Incomprehensibilia firme/Praeter rerum ordinem
is indelibly marked with Busnois’ fingerprints when translated into sound. Rob Wegman’s case for the authorship of this piece, like Gallagher’s for O pulcherrima
, rests on considerations of mensural layout, cantus firmus layout and motivic behaviour. Yet in this instance resemblances to pieces firmly ascribed to Busnois, in particular his motet In hydraulis
, are so striking that it is difficult to imagine this motet being the work of anyone else. In its extraordinary control of musical architecture, relentless forward drive and brilliantly glittering surface, Incomprehensibilia
stands as one of the most impressive musical edifices of its era. Coming from a time when composers’ voices were marked more than anything – at least by our standards – by stylistic consistency, a piece such as this strikes a pose of such originality, individuality and self-confidence that it seems almost to belong to another age. Holding the vast musical juggernaut together is the cantus firmus, its three sections forming the armatures for the three sections of the motet. Each section begins in reduced scoring, with a different voice stating the chant each time before it is taken over, in a fully-scored passage, by the customary tenor. Beginning placidly, the non-chant bearing voices soon release their latent energy in brilliant arabesques – now in dialogue, now in imitation, now in tenths – that propel the music into glorious climaxes before launching it into the still greater activity of closing passages alla breve. To grasp the substance of this work, though, is still to wonder at its sum. To the three ‘incomprehensibles’ of the Catholic Church alluded to in the text, drawn from the so-called ‘Athanasian Creed’, one is tempted to add a fourth: the motet itself.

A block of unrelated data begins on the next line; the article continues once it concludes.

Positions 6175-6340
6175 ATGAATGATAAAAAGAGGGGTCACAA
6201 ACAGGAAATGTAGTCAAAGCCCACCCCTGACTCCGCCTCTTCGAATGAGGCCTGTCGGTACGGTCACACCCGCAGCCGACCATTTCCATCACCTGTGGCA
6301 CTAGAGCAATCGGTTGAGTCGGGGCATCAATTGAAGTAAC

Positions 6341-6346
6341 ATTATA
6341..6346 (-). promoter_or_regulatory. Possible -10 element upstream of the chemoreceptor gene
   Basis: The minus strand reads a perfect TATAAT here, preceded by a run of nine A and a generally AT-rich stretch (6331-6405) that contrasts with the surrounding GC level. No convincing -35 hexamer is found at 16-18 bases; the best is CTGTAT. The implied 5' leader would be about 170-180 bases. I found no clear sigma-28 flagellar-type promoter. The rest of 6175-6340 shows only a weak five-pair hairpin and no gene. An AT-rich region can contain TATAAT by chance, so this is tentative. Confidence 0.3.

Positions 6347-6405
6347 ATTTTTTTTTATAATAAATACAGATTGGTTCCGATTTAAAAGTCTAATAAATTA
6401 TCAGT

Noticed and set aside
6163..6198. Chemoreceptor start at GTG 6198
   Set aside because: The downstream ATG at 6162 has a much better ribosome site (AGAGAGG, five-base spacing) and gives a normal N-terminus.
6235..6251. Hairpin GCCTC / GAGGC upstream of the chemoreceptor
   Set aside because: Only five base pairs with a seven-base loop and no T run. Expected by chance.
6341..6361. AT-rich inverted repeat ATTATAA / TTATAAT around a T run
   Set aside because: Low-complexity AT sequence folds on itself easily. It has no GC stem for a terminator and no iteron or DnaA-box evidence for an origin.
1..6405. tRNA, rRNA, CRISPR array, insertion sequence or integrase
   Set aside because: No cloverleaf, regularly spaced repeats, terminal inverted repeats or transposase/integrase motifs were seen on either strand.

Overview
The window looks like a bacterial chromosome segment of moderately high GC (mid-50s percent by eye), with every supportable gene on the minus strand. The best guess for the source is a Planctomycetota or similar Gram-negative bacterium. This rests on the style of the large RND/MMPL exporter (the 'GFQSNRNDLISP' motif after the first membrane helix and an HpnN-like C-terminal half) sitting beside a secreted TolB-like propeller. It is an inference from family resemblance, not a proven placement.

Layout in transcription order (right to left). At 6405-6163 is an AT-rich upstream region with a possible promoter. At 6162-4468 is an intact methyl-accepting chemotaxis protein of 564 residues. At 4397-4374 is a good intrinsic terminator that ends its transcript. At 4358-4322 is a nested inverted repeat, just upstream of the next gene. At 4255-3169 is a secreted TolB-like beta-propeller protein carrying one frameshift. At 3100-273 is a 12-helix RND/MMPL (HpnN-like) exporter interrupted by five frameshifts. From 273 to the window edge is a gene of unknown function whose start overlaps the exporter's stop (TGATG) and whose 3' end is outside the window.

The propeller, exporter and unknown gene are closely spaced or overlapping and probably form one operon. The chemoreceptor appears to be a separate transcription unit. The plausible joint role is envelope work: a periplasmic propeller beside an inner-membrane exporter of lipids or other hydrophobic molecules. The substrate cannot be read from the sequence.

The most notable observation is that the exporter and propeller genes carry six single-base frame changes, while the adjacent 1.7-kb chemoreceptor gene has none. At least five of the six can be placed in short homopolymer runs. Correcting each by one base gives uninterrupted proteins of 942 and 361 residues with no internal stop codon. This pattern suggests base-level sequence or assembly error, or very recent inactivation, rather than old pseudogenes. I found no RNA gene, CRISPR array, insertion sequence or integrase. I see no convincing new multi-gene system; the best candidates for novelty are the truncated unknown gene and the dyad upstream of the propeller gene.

from notes by Andrew Kirkman © 2000